Local farms help American's eat healthier - Spokane, North Idaho News & Weather KHQ.com

Local farms help American's eat healthier

WASHINGTON. - With all the food contamination scares in recent years, more Americans are paying closer attention to where their food comes from.

Many are opting for food grown closer to home even buying into what's called "CSA" or Community Supported Agriculture.

That's where local farmers supply shareholders with a bag of fresh veggies each week.

The growth of local produce farms has been explosive thousands have cropped up in recent years feeding customers who correctly believe fresher also means healthier.

"It takes about 6 days for the vitamin c in your green beans to be cut in half," said registered dietician Katherine Tallmadge.

"The average food item, by the time it gets to our plate, is 1-3 weeks old," said CSA farmer Sammy Konigsberg.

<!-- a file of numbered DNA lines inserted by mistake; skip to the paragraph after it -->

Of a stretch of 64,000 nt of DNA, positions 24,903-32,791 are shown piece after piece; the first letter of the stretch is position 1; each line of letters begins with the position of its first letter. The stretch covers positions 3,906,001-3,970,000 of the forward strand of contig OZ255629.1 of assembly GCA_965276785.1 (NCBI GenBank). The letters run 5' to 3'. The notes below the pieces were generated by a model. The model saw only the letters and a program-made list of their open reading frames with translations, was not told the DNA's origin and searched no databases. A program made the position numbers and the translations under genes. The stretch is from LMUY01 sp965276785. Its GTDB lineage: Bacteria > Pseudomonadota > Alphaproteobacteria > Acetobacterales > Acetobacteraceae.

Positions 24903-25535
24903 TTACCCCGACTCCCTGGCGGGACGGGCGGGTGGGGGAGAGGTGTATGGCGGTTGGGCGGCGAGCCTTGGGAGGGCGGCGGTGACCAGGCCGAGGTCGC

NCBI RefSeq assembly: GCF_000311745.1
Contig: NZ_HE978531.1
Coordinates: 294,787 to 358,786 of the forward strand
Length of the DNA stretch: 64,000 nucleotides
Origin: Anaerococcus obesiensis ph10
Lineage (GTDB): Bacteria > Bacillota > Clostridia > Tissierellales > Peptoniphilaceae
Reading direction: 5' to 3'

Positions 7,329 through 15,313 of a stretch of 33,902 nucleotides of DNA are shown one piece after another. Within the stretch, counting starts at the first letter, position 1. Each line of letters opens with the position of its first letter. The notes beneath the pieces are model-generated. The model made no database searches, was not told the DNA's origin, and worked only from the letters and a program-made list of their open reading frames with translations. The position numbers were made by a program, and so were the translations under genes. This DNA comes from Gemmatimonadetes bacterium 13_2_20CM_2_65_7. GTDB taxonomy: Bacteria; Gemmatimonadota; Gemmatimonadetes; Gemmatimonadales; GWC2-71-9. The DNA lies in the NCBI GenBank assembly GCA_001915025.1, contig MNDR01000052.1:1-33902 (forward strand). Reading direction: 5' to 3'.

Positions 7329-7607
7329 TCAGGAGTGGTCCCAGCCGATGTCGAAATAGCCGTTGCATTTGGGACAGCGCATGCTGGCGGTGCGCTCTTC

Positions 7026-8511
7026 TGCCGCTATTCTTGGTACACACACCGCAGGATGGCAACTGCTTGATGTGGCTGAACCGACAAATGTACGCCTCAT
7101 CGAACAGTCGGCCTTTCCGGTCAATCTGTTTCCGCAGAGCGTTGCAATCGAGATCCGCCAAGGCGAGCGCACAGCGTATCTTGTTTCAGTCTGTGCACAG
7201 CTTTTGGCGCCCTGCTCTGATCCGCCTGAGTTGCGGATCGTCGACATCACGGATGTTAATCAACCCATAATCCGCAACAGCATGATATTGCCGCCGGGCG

That explains the flood of fresh food fans who've picked up on the CSA or 'Community Supported Agriculture' concept.

A CSA farm works like this: shareholders pay the local farmer up front then during the growing season the farmer delivers a healthy share of each week's harvest. The farms can be pretty productive too. One five acre farm can provide for about 40 families, a basket full of fresh vegetables every week from spring through fall.

Many farms have a long waiting list of those wanting veggies delivered from farm to family in the same day.

Prices vary around the country, but most families can expect to pay about $500 to $800 a year.
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